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Yearbook wins awards at annual GSPA conference

Although it seems like a simple task, putting together a book is actually a difficult job that takes a staff of over 20 students and several advisors to make it the award-winning yearbook that it is.

“Yearbook is a journalism class made up of hard working and willing students who create a book that their peers will enjoy,” said sophomore Mabry Looper. “The book is a way to remember what each year of high school was like and feature every student in a memorable way so that they experience highschool through the pages for years to come.”

This staff of 23 high school students from all grades and sessions and 2 advisors works tirelessly to make sure that they are creating the best possible product for the student body to purchase. This work does not go without reward, though.

Yearbook has won many awards, including overall excellence. Members of the staff have also received individual awards.

From laying out pages to designing spreads to managing the social media, Yim has played a crucial role in all aspects of the class.

“Last year, I made the layouts for the 14 awards we won, and I won four personal awards,” said Yim. “Me and Mabry Looper won an on the spot social media award as well.”

All of these awards make joining the yearbook staff difficult. Many students apply and only a select few are accepted each year. This makes students like Ava Fannin unique, as she was accepted as a freshman.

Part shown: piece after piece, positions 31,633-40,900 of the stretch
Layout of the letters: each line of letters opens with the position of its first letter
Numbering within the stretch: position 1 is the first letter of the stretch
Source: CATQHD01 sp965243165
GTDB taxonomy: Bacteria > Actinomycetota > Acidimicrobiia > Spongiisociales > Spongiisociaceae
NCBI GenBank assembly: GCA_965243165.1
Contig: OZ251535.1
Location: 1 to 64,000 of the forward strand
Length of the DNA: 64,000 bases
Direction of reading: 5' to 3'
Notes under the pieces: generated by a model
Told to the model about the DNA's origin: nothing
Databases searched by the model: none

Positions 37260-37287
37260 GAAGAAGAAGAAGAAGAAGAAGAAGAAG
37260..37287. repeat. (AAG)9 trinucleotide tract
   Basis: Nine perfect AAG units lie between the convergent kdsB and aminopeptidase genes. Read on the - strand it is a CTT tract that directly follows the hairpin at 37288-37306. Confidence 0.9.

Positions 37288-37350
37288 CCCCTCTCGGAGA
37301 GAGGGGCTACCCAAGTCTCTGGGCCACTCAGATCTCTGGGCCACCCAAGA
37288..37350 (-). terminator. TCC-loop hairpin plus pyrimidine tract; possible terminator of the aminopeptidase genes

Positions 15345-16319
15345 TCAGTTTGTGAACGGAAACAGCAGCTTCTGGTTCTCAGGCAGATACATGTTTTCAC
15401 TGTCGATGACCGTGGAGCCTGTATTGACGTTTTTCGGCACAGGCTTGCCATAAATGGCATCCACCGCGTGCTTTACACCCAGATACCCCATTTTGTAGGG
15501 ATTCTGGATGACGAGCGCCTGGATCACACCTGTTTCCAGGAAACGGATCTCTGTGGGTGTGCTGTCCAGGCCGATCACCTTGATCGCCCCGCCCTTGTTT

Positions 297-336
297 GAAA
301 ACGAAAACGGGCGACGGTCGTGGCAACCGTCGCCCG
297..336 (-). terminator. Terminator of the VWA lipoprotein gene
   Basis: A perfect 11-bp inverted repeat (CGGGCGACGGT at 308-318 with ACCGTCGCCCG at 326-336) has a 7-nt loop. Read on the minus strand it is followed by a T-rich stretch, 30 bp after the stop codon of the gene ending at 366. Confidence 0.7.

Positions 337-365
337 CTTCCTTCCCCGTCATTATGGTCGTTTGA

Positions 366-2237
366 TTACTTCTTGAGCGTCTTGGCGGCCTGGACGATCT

“I like it because I heard it was hard to make it freshman year,” said Fannin. “It’s been really fun being the only freshmen on staff, but the hardest part is definitely the cram weeks.”

Because the staff works on a tight schedule with hard deadlines, they make sure all of their new members are up to the task through their application process.

“Applying to be a part of yearbook can be challenging,” said sophomore Ella Bone. “There are many other people working hard to get on, and you want to submit your best work to prove you deserve to be on staff.”

Once students do get accepted onto the yearbook staff, they are welcomed into the yearbook family. Hangouts and bonding events regularly occur.

“A lot of things we do as a staff are kind of a secret, and you’d only know about them if you’re on staff, but one thing we always do is we always have ‘family dinners,’ especially during homecoming week, just to eat and spend time together,” said Yim.

The work is well worth it when the final printed book arrives and the staff gets to look at their hard work all combined together to create a product that the whole school looks forward to receiving.

“I’ve seen so many of my photos in the book, so I’m excited for that,” said Fannin. “I’m also really excited to hand out the book this year and to see it all on paper.”


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